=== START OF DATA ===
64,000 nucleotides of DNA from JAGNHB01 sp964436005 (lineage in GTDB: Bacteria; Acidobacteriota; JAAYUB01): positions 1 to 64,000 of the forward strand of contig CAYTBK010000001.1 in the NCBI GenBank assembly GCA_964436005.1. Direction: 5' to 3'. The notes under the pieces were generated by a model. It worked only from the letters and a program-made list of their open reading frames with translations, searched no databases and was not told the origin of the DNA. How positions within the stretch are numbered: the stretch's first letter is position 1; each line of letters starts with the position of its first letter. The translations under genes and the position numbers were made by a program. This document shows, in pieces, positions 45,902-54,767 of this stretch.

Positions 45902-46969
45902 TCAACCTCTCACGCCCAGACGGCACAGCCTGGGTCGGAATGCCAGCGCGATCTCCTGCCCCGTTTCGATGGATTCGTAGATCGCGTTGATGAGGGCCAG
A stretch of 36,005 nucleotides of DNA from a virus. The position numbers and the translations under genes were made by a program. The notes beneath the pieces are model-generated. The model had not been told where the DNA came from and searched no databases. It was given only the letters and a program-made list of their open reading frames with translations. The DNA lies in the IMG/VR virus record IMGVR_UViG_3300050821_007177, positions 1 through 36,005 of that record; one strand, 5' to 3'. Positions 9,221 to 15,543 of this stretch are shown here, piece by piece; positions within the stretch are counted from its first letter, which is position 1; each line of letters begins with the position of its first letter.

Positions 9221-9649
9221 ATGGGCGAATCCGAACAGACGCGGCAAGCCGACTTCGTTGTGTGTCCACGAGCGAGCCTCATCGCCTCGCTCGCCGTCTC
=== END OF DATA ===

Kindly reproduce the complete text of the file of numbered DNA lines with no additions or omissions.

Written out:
64,000 nucleotides of DNA from JAGNHB01 sp964436005 (lineage in GTDB: Bacteria; Acidobacteriota; JAAYUB01): positions 1 to 64,000 of the forward strand of contig CAYTBK010000001.1 in the NCBI GenBank assembly GCA_964436005.1. Direction: 5' to 3'. The notes under the pieces were generated by a model. It worked only from the letters and a program-made list of their open reading frames with translations, searched no databases and was not told the origin of the DNA. How positions within the stretch are numbered: the stretch's first letter is position 1; each line of letters starts with the position of its first letter. The translations under genes and the position numbers were made by a program. This document shows, in pieces, positions 45,902-54,767 of this stretch.

Positions 45902-46969
45902 TCAACCTCTCACGCCCAGACGGCACAGCCTGGGTCGGAATGCCAGCGCGATCTCCTGCCCCGTTTCGATGGATTCGTAGATCGCGTTGATGAGGGCCAG
A stretch of 36,005 nucleotides of DNA from a virus. The position numbers and the translations under genes were made by a program. The notes beneath the pieces are model-generated. The model had not been told where the DNA came from and searched no databases. It was given only the letters and a program-made list of their open reading frames with translations. The DNA lies in the IMG/VR virus record IMGVR_UViG_3300050821_007177, positions 1 through 36,005 of that record; one strand, 5' to 3'. Positions 9,221 to 15,543 of this stretch are shown here, piece by piece; positions within the stretch are counted from its first letter, which is position 1; each line of letters begins with the position of its first letter.

Positions 9221-9649
9221 ATGGGCGAATCCGAACAGACGCGGCAAGCCGACTTCGTTGTGTGTCCACGAGCGAGCCTCATCGCCTCGCTCGCCGTCTC